Many people want to find God- they just don’t know where to look. They look in churches, in nature, in people, and a vast selection of other avenues. But many still seem to be as far away from God as they were when they first started searching for him. So where is he?
Well first off, God finds us, we don’t find him. That deep longing in your soul to find God was not created by you, but planted by God himself. We do have some power in this search, however. In order for us to be led by God, we have to be open to his voice. Often times though, we want to follow our own voice and not God’s. Following a voice that is holy forces you to change. You cannot find God and stay the same person you are, and that’s what we don’t like. The main reason we don’t find God is not because God isn’t revealing enough of himself, it’s because we’re not willing to let go of “me”.
“Blessed are the poor in spirit, for theirs is the kingdom of Heaven. Blessed are those who mourn, for they shall be comforted. Blessed are the meek, for they shall inherit the earth. Blessed are those who hunger and thirst for righteousness, for they shall be satisfied.” (Matthew 5:3-6) As you read through the Sermon on the Mount, it’s easy to feel confused and believe that you have to be miserable and unhappy to receive God. The reason Jesus picks the lowest of society to bless throughout the Gospels is that he knows they are the most humble. They know they have nothing to lose and give themselves to him with all their hearts. When Jesus tells them to follow him, they drop everything and never turn back. This is not to say that God wants us to be miserable and unhappy. It just means that the more comfortable we are in our lives, the harder it is to follow God’s voice. We know following him comes with a cost, and we’d rather stay underneath our security blanket than trust him.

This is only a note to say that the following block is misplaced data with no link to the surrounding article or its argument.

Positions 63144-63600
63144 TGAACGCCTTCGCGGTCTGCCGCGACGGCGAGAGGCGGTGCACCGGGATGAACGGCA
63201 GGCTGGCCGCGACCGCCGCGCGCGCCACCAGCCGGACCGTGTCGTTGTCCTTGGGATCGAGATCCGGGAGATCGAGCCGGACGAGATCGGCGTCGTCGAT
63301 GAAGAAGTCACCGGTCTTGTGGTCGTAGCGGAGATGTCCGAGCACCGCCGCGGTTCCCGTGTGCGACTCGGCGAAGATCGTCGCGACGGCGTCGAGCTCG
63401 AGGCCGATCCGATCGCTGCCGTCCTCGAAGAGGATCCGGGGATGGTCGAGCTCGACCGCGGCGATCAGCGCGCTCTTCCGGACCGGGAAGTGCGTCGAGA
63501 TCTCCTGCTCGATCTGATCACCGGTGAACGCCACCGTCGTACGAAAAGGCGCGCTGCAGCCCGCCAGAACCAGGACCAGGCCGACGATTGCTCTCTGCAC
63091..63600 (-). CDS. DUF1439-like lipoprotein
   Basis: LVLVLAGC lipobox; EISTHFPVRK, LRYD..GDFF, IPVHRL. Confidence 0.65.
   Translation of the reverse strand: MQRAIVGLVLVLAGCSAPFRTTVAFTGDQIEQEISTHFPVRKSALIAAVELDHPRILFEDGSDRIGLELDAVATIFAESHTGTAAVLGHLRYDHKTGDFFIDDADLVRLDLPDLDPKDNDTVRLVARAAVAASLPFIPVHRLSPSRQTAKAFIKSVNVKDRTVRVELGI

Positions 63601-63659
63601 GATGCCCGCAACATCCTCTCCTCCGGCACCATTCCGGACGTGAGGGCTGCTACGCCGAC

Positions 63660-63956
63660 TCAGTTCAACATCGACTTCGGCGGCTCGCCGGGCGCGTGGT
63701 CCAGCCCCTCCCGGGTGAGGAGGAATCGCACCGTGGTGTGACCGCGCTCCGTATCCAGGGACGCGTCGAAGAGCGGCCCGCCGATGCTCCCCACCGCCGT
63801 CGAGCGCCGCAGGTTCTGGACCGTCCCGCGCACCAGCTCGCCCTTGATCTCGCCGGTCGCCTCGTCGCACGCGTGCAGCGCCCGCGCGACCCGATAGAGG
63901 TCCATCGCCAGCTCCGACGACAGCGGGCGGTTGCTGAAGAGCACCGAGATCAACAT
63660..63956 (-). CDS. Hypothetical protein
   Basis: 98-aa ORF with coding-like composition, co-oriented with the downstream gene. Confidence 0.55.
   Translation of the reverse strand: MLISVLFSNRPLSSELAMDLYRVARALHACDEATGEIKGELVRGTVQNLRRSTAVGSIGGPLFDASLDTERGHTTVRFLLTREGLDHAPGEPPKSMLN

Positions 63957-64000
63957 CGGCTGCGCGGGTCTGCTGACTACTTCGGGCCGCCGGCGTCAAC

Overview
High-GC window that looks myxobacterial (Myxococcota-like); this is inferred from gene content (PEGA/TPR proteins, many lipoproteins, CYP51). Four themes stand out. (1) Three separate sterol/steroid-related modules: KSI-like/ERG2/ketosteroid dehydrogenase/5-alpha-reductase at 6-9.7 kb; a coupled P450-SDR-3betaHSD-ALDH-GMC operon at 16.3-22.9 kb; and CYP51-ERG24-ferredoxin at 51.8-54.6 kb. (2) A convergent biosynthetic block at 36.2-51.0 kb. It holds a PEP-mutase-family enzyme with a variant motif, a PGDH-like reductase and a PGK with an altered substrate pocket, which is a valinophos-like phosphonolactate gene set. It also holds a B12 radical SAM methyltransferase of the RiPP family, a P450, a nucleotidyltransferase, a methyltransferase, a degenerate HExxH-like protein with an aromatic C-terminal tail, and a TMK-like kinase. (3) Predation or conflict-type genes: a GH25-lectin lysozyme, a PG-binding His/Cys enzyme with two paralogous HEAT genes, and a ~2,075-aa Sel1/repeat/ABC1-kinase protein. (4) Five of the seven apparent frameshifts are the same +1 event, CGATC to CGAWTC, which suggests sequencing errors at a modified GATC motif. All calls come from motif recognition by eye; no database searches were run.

Fewer people may be finding God in the modern age, but I don’t believe it’s because fewer people are looking. The main source of the problem is not where or how often we look, but how we’re doing it. We know that there are microorganisms around us all the time, but how many have you seen with the naked eye? None. It takes a special type of lens to see them, just as it takes a special type of lens to see God. Most of us do not search for God out of pure gratitude for our lives and to serve him. We seek him with the hope that he can offer us what we’re missing or needing, instead of thinking about what we can offer him.
God does not actually need anything from us. It’s common to have a view of God as selfish, who created us specifically to serve his needs. But he already had everything he needed within himself. God created us to share in his love with the hope that we may experience the love and joy he was already experiencing. The problem is our selfishness gets in the way of that love. The reason he wants us to focus on serving him is not for his benefit, but ours. God created us with the desire for his love at the core of our being, knowing that it will never fail us or neglect us. The deep longing in your heart can only be filled with his love, yet we try to fill it with earthly things that do fail us and do neglect us.
The essence of love is caring about someone else and putting their needs in front of your own. How can we expect to be in a relationship with a God of love if all of our focus is on ourselves? God requires love and humility for a relationship with him. We keep trying to fill our flashlights with the wrong type of batteries and wonder why the flashlight isn’t working. God will never be revealed when we’re using a flashlight filled with selfishness and pride to look for him. Only by turning our attention away from ourselves and towards God can we receive the gifts that he is offering us.